Friday, August 6, 2010

Hello World

One of the first things that I guess anyone does, as with any other kind of programming, is to get your new code to print something to the screen. Some message, that gives you confidence that you're going in the right direction, that shows that you're you're finally getting it. So given that most people start with 'Hello World' when programming, I figured why not start this blog with that too.

But I'm not looking to write tutorials on assembly, the boot process of the PC platform or BIOS primitives to writing to the screen. What I want to give you, however, is to provide the pointers to resources (good resources) that already exist that would allow the would be OS programmer to get started. The tools that will help a new adventurer into OS development to 'get it', to give you the resources to carry on, to guide you in the right direction of discovery.

So think of this not as a how to for writing a basic boot loader, but rather a how to for getting started in writing your first boot loader. Two sites out there, if you haven't found them already, that I have found and continue to find invaluable are and Both of these sites are backed by a bunch of people who know a lot more than me and who are willing to share it with you. Both these sites, also have great forums | forums, which give you access to those same people, should their written work not be enough. Be sure to RTFM|T (read the fine manual|tutorial) before asking questions, but if you have a worthwhile question, you'll find these forums populated by people very willing to help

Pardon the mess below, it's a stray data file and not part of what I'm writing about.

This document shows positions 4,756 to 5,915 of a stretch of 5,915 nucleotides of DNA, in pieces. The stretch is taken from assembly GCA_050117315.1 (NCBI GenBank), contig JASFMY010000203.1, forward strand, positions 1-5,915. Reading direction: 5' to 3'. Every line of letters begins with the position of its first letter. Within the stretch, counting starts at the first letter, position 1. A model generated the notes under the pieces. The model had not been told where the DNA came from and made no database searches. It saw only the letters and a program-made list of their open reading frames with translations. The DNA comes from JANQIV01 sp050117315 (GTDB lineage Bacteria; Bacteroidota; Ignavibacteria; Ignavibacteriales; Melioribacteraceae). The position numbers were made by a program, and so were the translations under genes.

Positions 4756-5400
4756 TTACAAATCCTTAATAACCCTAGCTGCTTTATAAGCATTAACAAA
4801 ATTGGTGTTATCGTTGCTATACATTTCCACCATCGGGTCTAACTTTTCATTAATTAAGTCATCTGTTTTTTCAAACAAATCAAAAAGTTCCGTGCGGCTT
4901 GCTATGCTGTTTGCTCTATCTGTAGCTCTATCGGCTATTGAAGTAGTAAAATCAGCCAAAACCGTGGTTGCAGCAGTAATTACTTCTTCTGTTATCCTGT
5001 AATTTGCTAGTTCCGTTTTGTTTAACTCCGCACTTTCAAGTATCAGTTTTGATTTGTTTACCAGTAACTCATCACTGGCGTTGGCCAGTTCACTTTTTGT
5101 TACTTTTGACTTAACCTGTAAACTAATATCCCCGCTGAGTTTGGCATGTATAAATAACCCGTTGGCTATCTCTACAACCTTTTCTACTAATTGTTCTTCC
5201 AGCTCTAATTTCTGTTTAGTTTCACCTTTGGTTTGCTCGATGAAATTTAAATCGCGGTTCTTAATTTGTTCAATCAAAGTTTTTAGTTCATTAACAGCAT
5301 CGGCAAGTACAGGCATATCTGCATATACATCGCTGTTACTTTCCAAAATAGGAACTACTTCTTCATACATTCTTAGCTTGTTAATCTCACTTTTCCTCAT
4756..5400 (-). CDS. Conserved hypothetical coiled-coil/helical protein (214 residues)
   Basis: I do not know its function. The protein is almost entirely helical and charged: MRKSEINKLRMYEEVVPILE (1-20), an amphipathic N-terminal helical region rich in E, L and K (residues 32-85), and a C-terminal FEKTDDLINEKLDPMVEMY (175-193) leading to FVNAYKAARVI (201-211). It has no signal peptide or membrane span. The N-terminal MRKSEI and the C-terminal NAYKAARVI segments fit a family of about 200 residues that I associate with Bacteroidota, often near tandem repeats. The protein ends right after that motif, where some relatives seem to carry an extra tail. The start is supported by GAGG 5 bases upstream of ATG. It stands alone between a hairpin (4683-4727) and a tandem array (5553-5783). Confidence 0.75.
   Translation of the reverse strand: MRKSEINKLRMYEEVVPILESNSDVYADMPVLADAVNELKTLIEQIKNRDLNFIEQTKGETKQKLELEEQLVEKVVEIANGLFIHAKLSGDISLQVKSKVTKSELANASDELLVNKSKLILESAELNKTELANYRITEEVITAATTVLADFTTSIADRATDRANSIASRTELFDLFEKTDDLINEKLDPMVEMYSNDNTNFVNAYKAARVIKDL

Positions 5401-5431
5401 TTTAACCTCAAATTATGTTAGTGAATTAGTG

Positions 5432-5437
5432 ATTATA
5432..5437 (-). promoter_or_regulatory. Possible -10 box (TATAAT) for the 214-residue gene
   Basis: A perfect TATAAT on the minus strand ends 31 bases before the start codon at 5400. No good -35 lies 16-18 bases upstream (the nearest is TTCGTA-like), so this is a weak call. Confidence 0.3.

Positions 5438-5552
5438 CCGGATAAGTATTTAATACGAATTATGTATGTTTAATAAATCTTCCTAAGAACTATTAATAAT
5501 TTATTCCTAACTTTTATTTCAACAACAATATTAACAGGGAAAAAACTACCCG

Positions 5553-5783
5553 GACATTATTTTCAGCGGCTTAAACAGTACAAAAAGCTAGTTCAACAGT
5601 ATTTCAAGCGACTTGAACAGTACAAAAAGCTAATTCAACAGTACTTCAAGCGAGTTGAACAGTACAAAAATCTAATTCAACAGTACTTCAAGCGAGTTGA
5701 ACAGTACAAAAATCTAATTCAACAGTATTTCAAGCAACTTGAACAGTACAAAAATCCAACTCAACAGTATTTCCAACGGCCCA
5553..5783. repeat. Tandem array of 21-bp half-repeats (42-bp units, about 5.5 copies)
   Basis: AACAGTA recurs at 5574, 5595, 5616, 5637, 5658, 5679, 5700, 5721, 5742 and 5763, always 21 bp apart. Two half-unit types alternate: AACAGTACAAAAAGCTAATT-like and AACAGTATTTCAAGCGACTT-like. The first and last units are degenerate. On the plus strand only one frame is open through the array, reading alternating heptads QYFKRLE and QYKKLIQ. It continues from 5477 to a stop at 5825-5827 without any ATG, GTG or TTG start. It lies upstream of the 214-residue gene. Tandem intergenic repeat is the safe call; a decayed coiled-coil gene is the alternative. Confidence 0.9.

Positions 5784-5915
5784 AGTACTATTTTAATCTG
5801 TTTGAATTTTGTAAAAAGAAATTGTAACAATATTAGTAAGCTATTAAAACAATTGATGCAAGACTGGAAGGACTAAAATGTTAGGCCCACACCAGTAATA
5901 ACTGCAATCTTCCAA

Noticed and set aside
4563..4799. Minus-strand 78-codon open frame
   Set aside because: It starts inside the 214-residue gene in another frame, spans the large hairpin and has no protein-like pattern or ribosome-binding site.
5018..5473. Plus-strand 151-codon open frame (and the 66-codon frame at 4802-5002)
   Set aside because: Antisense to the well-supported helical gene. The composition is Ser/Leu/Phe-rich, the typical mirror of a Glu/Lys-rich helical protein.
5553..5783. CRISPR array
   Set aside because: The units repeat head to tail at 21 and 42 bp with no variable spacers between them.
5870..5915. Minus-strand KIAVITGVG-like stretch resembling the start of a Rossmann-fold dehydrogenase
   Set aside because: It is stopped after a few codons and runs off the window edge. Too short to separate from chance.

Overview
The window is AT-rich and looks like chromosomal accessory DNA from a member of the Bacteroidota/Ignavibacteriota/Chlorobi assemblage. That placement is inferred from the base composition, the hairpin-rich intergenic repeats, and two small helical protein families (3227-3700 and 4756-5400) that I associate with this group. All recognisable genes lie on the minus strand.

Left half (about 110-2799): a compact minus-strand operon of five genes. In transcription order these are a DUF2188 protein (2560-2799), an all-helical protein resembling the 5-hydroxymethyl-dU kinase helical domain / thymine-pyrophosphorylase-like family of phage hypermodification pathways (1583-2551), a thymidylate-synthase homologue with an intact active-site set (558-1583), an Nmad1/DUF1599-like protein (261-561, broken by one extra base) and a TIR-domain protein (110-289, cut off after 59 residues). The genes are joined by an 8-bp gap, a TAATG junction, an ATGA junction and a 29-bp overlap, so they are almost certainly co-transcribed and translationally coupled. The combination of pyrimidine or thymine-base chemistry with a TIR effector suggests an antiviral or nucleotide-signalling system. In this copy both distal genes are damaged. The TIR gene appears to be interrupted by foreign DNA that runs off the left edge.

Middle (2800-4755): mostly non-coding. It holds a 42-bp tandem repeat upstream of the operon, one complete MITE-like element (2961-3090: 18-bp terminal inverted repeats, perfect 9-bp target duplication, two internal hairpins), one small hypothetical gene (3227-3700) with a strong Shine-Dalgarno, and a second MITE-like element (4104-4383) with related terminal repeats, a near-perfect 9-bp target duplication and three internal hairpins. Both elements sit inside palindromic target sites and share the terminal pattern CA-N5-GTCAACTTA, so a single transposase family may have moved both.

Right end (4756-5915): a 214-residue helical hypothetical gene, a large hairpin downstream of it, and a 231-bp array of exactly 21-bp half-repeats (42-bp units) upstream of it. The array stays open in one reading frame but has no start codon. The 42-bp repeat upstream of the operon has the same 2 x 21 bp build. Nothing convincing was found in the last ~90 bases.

In addition to forums mentioned above, I have found newsgroups to be very helpful. As yet, I've not posted to these groups but just subscribing and reading the posts on many of the comp.* groups can be very enlightening. (try comp.lang.asm.x86 for starters.)

Here's the first screen of NickOS (verion 0.1 I called it, should probably not even have been that!), running inside Virtualbox. I originally ran it on Bochs, but I don't have it installed any longer and since I use Virtualbox to host other virtual OS's, I now just use it for my OS development too.

Not really 'Hello World' but serves the same purpose!

And that's it for now. I'll start pushing some of these links into a gadget so they're always there.

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